The dial is composed primarily of classical elements, but the colours and finish give it a modern feel. In fact, the design is identical to that of the first ref. 5057R in rose gold, so it is literally a nineties design, but the finish and colours are very much rooted in today.
It’s radially brushed and treated with a galvanic process to create the grey finish. And then finally it’s varnished to create the graduated finish at darkens towards the edges.
Already relatively simple, the finish is also familiar since it’s been used by other brands. But it is attractive. The grey finish works especially well with the clean white print, particularly the large Roman numerals.
I would have liked to have luminous Roman numerals and hands. Pure-white Super-Luminova would be entirely in keeping with the overall aesthetic, while giving the dial a surprising and subtle twist.
Like the original ref. 5057R, this edition has commemorative text on the underside of the case back. But unlike the original that had the text in unsightly black print, this edition has it in translucent, frosted print that isn’t obtrusive.
That leaves the cal. 240 PS IRM C LU entirely visible. It’s a decades-old calibre but still fit for purpose thanks to its thinness as well as continuous upgrades over the years. Amongst the obvious upgrades is a silicon hairspring.
This specific version of the cal. 240 features a date, moon phase, and power reserve indicator. Although it was once found in several references, the ref. 5057G is the only current model equipped with this movement, aside from the Nautilus ref. 5712, which is a very different watch.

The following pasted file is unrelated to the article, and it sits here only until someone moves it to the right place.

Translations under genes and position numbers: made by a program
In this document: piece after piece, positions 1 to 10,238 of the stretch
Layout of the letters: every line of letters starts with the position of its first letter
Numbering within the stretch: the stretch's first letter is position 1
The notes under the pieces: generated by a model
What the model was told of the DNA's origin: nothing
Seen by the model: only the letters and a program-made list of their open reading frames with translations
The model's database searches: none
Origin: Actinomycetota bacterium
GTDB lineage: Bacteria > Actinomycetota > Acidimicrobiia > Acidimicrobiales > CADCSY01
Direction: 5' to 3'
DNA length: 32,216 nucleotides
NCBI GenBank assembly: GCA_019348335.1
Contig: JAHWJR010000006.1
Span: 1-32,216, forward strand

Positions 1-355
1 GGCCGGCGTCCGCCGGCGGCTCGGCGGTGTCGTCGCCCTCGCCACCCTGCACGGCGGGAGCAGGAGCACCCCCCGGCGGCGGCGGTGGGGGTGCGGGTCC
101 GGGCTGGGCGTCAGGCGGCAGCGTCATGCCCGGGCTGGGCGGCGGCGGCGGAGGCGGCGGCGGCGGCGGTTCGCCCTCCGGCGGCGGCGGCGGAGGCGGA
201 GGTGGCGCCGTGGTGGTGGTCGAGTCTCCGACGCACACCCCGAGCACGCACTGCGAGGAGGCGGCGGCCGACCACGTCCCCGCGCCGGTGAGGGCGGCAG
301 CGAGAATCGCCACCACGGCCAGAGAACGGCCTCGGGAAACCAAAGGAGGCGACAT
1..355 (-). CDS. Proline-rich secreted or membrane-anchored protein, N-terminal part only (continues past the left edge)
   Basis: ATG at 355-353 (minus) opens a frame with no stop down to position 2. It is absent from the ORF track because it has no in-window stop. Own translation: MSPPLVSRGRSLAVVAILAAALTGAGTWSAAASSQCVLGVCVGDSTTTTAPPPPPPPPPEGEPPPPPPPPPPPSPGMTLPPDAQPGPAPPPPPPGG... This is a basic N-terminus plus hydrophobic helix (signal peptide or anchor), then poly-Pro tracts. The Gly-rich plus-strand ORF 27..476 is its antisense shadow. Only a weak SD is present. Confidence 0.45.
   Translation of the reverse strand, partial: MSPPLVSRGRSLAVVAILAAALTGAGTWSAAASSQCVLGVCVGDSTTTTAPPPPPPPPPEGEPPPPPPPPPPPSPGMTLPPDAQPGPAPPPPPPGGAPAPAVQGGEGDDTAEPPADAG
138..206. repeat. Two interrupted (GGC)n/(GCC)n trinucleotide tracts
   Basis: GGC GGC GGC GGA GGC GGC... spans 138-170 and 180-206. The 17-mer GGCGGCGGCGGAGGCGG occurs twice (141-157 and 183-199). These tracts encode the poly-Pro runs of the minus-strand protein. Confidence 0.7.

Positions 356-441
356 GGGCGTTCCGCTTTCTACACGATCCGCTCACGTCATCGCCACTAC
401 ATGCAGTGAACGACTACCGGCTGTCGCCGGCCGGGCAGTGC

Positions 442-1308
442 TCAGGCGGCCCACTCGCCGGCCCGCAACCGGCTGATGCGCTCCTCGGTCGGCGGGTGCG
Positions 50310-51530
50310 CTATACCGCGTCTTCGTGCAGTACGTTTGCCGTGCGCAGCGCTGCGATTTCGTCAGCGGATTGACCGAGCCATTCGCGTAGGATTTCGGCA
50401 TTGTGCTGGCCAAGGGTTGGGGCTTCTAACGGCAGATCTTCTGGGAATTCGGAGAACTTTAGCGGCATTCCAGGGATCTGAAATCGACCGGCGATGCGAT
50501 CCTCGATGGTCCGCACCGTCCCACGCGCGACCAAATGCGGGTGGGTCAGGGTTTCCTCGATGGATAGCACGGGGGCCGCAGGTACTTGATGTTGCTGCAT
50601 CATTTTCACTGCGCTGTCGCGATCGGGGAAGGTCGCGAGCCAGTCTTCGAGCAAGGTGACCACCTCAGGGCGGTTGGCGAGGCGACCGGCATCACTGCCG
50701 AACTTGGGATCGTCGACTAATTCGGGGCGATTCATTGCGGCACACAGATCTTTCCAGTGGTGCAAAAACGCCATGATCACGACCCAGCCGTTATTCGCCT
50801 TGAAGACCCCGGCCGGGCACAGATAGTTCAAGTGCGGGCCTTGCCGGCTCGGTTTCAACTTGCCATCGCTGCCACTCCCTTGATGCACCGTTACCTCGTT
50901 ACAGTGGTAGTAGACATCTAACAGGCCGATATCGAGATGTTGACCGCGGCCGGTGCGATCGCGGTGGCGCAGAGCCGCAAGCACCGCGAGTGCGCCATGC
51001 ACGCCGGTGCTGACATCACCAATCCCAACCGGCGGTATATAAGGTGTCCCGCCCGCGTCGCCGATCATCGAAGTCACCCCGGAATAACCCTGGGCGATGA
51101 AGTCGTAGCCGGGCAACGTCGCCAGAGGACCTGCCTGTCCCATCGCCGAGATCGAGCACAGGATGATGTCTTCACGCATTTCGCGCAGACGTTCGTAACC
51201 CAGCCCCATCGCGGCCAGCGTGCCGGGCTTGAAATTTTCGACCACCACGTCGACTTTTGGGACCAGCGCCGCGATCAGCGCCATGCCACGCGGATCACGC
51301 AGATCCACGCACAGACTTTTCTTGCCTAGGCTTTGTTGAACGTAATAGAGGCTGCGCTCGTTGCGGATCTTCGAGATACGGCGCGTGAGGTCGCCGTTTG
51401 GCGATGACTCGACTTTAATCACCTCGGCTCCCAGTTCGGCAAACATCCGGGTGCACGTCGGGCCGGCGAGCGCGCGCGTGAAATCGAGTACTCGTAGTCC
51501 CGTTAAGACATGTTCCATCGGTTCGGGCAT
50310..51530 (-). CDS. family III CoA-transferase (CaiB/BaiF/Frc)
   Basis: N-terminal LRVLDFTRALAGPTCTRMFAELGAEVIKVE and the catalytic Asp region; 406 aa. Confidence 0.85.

The finishing is typical of modern-day Patek Philippe calibres. Every component is clenaly and carefully decorated, although much of it is done by machine with only a few aspects appearing to have been done by hand. That said, the quality of decoration is comparable to that of Patek Philippe’s peers like Vacheron Constantin and Audemars Piguet.
The ref. 5057G is an appealing watch on many levels – aesthetics, proportions, and rarity. While the old-school case lacks the sophistication of newer constructions, the hobnail bezel has charm. In fact, it’s probably the strongest element of the design.
There isn’t much to criticise save for one detail: the retail price of about US$55,000 is steep for a watch that is fairly simple in terms of mechanics, though that is pretty much within the ballpark for Patek Philippe.
Key facts and price
Patek Philippe Calatrava “Cortina Watch 50th Anniversary”
Diameter: 36.15 mm
Height: 9.14 mm
Material: 18k white gold
Water resistance: 30 m
Movement: Cal. 240 PS IRM C LU
Functions: Hours, minutes, seconds, date, moon phase, and power reserve
Frequency: 21,600 beats per hour (3 Hz)
Power reserve: 38-48 hours
Strap: Alligator with white gold folding clasp
Limited edition: 100 pieces
Availability: Only at Cortina Watch
Price: 75,000 Singapore dollars including GST (approximately US$55,700)